Fastest way to warm an AWS Redis Elasticache with JSON data

After creating an a Elasticache instance for Redis and loading it with data dynamically, it became apparent that it would be useful to warm the cache with a large dataset to further improve performance.  Redis recommends using their Luke protocol to accomplish this by creating a text file with the data and then use the redis-cli to import that into Redis directly. This approach is significantly faster than doing it programmatically. Here I’ll elaborate on the steps I took to do that.

The first step is to create a text file with the data you want to import.  The basic structure is:

set [key] "[JSON string]"

set [key] "[JSON string]"

set [key] "[JSON string]"
...

However, the devil is in the details. First, you must escape all the quotes in your JSON string. Also, you must be sure to have a carriage-return/line-feed after each line or your data won’t import. This is required even after the last line in your file.

Once you have your file, you then need to create (or use an existing) EC2 instance to call your redis instance and import the data.  On your EC2 instance you first need to install gcc to build the redis-cli and then make the redis-cli code.  Here are the steps:

sudo yum install gcc

wget http://download.redis.io/redis-stable.tar.gz
tar xvzf redis-stable.tar.gz
cd redis-stable
make

Once you do this, you can then pipe your text file into your Redis instance using the following command:

redis-stable $ cat import.txt | ./src/redis-cli \
-h [elasticache hostname from replication group] -p 6379 --pipe

That’s it! If you want to schedule this on interval, you can simply create a cron job to refresh your cache as needed or use an event driven architecture to update the cache based on changes from the source system.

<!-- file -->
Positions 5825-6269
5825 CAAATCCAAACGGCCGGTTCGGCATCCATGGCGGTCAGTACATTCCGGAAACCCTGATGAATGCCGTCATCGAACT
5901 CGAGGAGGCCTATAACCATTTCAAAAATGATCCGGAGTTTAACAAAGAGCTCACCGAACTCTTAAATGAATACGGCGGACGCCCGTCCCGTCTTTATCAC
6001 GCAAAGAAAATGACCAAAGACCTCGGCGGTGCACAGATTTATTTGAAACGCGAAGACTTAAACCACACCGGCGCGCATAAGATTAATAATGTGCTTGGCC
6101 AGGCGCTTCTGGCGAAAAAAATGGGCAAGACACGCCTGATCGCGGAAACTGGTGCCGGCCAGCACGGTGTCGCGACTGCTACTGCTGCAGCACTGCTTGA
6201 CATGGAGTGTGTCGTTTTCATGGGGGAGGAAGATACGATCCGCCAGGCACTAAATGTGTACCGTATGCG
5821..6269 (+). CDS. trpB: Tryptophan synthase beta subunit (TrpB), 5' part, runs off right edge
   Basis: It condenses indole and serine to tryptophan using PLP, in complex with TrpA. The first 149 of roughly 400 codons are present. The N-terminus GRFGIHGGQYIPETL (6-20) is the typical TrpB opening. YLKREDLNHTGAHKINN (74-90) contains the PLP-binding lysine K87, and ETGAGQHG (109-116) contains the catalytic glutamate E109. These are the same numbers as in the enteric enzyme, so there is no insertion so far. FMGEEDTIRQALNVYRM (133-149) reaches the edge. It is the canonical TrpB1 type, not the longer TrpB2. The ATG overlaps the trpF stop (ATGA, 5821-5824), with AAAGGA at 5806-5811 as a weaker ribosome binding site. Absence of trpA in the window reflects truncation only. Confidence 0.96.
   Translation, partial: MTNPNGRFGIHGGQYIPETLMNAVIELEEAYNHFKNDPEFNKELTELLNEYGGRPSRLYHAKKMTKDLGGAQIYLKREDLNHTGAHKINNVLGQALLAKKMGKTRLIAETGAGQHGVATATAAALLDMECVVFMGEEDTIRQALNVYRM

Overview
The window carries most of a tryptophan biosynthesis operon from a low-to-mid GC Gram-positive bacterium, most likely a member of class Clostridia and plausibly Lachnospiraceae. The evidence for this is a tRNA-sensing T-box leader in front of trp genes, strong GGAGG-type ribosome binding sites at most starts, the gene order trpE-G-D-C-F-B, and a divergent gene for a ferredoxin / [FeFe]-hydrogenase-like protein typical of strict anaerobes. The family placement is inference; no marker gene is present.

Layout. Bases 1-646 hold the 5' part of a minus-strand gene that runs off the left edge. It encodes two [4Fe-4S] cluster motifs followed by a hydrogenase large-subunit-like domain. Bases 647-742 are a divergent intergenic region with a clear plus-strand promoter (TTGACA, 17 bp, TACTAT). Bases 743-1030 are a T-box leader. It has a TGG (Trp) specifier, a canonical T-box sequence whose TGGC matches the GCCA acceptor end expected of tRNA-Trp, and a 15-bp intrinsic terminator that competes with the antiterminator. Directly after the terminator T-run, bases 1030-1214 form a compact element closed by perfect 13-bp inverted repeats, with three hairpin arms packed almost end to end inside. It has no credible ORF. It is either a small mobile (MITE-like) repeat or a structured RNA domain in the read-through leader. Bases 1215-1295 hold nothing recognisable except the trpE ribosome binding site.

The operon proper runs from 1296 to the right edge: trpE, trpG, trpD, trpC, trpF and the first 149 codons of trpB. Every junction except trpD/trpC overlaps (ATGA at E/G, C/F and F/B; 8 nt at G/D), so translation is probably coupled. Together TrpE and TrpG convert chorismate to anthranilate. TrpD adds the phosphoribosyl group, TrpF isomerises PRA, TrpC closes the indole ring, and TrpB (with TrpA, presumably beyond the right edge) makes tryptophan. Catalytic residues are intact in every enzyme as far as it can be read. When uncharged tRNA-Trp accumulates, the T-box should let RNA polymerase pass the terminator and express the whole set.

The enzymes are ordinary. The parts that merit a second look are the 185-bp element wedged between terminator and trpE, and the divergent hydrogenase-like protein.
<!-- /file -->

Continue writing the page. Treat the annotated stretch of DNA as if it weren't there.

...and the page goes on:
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Protecting Node.js services written with Restify using Passport

I’ve been using Restify to create all my REST endpoints for the various services that I write. Invariably, I need to protect these services end-to-end. For client-facing UI’s I do that with OAuth, but my OAuth proxy needs to access the actual underlying service. To do that safely, I do this over HTTPS and I created a service account and used the passport-http module to do BASIC authentication with the backend service.

Here’s a smallish node.js module that I wrote to accomplish this:

    var restify = require('restify'),
        userId = process.env.ID,
        pwd = process.env.PWD,
        passport = require('passport'),
        BasicStrategy = require('passport-http').BasicStrategy;

    passport.use(new BasicStrategy(
        function (username, password, done) {
            findByUsername(username, function (err, user) {
                if (err) {
                    return done(err);
                }
                if (!user) {
                    return done(null, false, { message: 'Incorrect username.' });
                }
                if (user.password !== password) {
                    return done(null, false, { message: 'Incorrect password.' });
                }
                return done(null, user);
            });
        }
    ));

    // Just use a single user that can access this service set from deployment var
    var users = [
        { id: 1, username: userId, password: pwd}
    ];

    function findByUsername(username, fn) {
        for (var i = 0, len = users.length; i < len; i++) {
            var user = users[i];
            if (user.username === username) {
                return fn(null, user);
            }
        }
        return fn(null, null);
    }

    exports.authenticate = function (req, res, next, callback) {
        passport.authenticate('basic', function (err, user) {
            if (err) {
                return next(err);
            }
            if (!user) {